Monday, September 12, 2022

Prince Rupert Port Authority notes background of Port Tax Caps and revenues delivered to City of Prince Rupert as part of petition response

The launch of a community petition on Friday, which is aimed at the current provincial approach to taxation on Prince Rupert Port Authority property, has a  number of the recently confirmed candidates for Prince Rupert City Council beginning to engage in the discussion.

Their contributions through their various social media pages, answering the call of local populism that has been introduced, spurred on by the call of loyalty to the cause for those seeking elected office that made for the final lines of the introduction to the plan on Friday.

Towards the reception to that initiative, a recent social media message over the weekend from the Mayor observed that the petition quest had gained 200 signatures within twelve hours of its launch on Friday.

A review of the talking points above and the lengthy amount of material provided through the #ScraptheTax website, has squarely put the bullseye both on the current BC NDP government, as well as on some of the large industrial groups, some of them among largest of local employers which are currently operating as part of the PRPA footprint.  

The petition initiative is a project that clearly has come out of the recent State of the City presentation of outgoing Mayor Lee Brain and the ongoing work to the topic from Council member Blair Mirau who is also departing from civic office.

Their narratives of the last few months making for the focus for the Scrap the Tax planning and petition.

And so to gain some perspective on how the Prince Rupert Port Authority may view the latest salvo in the debate, we contacted the Port to hear their side of the latest community initiative.

In response to our query on the view from the Cow Bay offices of the Port, Katherine Voigt, Manager of Corporate Communications for the PRPA provided comments to the issue that tackled two themes.

The first segment providing some notes on the background to the BC Ports Property Tax and how it fits into the revenue and compensation structure for the Port.

The Prince Rupert Port Authority (PRPA), port tenants and the City of Prince Rupert comply and work within the tax revenue structure and government compensation framework as set out by applicable federal and provincial laws.  The BC Ports Property Tax Act is one element of that. 

 The objective of BC's Ports Property Tax Act and its resulting cap is to provide a stable, predictable, and competitive tax environment to drive investment in terminals, and corresponding employment growth, economic opportunity, and new property tax sources. 

The capped tax rate is comparable to average and median industrial tax rates across BC. 

In addition to these tax revenues, compensation is provided to host communities by the provincial government based on assessments and tax rates that prevailed when the program was introduced, increased annually by inflation.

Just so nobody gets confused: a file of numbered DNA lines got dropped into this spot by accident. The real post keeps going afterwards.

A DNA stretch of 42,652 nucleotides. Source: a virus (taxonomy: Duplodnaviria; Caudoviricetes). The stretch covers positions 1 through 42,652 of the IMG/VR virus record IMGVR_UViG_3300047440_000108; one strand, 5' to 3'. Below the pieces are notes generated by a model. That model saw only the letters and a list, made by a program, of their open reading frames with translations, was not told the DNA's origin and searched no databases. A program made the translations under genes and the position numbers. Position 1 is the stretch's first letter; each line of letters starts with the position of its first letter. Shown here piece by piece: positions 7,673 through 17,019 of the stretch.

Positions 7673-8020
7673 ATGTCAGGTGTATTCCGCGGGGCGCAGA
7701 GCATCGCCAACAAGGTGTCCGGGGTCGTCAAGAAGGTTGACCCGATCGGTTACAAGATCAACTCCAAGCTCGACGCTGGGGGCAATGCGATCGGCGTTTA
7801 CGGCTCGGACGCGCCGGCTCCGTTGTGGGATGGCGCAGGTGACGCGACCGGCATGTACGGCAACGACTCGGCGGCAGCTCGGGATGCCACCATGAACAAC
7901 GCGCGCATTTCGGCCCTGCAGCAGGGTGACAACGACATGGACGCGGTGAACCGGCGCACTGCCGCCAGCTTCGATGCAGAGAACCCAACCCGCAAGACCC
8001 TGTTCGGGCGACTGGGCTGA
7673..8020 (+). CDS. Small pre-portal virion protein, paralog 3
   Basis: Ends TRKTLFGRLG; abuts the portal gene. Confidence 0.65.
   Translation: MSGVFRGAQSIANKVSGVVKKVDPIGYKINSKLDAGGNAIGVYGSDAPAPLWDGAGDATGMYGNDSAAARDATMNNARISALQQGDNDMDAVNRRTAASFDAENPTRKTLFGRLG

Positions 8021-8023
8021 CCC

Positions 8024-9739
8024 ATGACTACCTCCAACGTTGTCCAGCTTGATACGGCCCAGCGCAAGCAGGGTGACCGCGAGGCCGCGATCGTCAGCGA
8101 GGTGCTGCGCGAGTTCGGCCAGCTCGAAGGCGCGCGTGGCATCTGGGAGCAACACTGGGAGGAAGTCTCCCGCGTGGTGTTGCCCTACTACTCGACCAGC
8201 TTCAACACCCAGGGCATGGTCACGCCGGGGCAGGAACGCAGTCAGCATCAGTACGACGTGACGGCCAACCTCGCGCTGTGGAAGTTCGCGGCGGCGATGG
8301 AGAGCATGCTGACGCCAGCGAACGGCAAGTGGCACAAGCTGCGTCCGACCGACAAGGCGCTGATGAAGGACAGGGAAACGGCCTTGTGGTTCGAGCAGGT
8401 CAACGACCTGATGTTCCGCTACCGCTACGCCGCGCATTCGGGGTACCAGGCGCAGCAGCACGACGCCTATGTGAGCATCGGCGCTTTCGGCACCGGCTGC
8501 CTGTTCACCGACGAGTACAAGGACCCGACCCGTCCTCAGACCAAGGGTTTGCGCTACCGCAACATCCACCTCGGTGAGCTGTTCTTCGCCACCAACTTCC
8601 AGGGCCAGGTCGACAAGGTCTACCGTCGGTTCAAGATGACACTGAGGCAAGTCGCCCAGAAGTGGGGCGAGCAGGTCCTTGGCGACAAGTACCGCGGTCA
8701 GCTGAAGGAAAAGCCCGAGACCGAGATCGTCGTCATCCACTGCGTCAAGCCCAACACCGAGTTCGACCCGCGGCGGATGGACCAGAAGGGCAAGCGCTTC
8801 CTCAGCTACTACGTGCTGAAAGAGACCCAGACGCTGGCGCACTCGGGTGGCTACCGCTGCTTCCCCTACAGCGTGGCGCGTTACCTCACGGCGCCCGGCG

The second and concluding portion of the response to our questions focused on themes more specific to the City of Prince Rupert and how the current arrangement has worked 

For context, in Prince Rupert, taxes remitted to the municipality from terminals subject to the tax cap were $3.6 million in 2021 and supplemented by a compensation grant of $1.8 million. This represents growth of 70% since the Act was introduced in 2004.

When considering all revenue from Port sources, municipal tax revenue has grown from $4.9 million per year in 2011 to $12.4 million in 2021—a 153% increase in the last 10 years, resulting in one of the strongest municipal industrial tax bases in BC. 

The City of Prince Rupert receives the vast majority of these revenues, and they made up 43% of the City’s net tax revenue in 2021. 

In Prince Rupert specifically, there’s been over $1 billion in private sector capital investment since the Port Property Tax Act came into place that has contributed to the growth of approximately 2,000 jobs locally associated with port operations today. 

PRPA acknowledges that the City of Prince Rupert is facing financial challenges related to addressing aging municipal infrastructure; however, the cause cannot be attributed to a shortfall of port-related tax revenues. -- Statement from the Prince Rupert Port Authority provided to the NCR  by Katherine Voigt, Manager Corporate Communications

The port has also offered up a link towards more information related to port-related property taxation in Prince Rupert and the four ways in which municipalities receive tax revenue from port properties.

Those notes from the PRPA can be explored here.

Since the BC Liberals also appear to be part of the chronicle and target for the community #ScraptheTax initiative, the local North Coast BC Liberal Association has tried to navigate some choppy waters on the issue, the group providing a short overview through some social media messaging on the weekend as to how they view the situation.

The North Coast Review made a few attempts to contact North Coast NDP MLA Jennifer Rice for comment related to the petition launched on Friday.